I developed this freedom-centered alternative by studying the history of the women’s movement. Since its beginning in the 18th century, reformers have taken distinct positions on gender roles. Egalitarians stressed the metaphysical equality and essential sameness of the sexes and sought to liberate women from conventional roles. By contrast, “maternal feminists” were not opposed to gender roles. They fought for an empowered femininity and looked for ways to enlarge and strengthen the roles of wives and mothers.
Contra Presley, I don’t endorse maternal feminism. I praise both schools for advancing the cause of women in the 18th and 19th centuries. Women appear to have made their greatest progress when the two movements worked together. But, as I make crystal clear: the world has moved on and neither theory quite works for 21st century men and women. That is why I proffer “freedom feminism.”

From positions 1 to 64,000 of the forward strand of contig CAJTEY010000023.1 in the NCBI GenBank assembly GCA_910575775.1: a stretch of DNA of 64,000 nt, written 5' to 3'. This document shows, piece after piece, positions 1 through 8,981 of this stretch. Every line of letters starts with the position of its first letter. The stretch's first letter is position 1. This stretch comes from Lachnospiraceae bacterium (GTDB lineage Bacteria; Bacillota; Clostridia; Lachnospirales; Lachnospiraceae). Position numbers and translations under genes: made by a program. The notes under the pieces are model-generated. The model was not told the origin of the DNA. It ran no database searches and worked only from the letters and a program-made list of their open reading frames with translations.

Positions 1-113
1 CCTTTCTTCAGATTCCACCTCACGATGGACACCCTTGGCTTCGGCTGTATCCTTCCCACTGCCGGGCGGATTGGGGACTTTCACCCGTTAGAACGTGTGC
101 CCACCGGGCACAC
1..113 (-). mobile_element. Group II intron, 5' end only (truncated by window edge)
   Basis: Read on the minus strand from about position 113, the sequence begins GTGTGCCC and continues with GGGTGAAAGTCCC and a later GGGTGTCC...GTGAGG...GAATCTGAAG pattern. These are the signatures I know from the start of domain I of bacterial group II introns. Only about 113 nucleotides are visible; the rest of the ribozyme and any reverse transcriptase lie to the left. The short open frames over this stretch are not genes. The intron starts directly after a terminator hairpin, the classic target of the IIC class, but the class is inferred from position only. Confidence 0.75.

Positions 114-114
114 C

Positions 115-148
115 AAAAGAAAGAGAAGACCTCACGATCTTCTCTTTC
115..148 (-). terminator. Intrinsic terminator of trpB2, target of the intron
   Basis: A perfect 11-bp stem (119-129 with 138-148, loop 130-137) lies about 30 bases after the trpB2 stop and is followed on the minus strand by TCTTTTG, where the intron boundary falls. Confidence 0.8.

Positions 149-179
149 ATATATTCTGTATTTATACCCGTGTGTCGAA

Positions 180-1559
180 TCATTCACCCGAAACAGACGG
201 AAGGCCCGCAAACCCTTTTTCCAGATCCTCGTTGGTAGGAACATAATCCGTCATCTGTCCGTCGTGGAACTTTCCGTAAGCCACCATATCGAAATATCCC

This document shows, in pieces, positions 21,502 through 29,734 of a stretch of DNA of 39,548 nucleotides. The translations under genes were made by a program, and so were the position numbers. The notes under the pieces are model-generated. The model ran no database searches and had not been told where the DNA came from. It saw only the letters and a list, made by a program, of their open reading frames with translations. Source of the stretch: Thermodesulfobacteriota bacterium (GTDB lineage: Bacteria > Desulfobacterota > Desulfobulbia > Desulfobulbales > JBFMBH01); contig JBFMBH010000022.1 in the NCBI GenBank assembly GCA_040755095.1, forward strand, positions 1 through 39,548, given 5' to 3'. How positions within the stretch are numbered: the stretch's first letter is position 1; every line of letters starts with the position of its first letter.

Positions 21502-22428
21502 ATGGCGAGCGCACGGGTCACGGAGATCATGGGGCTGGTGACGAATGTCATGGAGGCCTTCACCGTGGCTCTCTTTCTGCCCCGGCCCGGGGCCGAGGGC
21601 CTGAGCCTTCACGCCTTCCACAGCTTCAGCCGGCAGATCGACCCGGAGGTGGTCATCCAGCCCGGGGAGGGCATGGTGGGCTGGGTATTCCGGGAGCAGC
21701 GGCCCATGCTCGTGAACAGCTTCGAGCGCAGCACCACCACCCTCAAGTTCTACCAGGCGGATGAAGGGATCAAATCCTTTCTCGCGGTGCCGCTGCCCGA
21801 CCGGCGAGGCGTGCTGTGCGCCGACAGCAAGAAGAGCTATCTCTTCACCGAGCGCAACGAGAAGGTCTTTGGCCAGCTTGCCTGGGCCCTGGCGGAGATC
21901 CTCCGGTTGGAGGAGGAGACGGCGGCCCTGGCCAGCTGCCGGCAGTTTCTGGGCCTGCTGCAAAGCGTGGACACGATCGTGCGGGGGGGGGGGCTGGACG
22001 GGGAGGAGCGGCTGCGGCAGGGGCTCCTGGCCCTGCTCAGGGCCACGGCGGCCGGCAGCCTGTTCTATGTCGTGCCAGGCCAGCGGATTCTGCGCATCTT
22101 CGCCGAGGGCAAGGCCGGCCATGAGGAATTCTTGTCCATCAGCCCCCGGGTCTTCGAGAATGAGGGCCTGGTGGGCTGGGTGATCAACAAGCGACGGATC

Freedom feminism shares with egalitarianism an aversion to prescribed gender roles: Women should be free to defect from the stereotypes of femininity if they so choose. At the same time, however, it respects the choices of free and self-determining women—when they choose to embrace conventional feminine roles. Nowhere do I say women should stay in the home or that women who defy convention are “aberrations.” I simply note that, to the consternation of hardline contemporary genderists, many women, when given their full set of Jeffersonian freedoms, continue to give priority to the domestic sphere. Somehow in Presley’s mind “giving priority” means a total rejection of the workplace. Not at all. But many women, especially when they have children at home, do appear to have a strong preference for working part-time.
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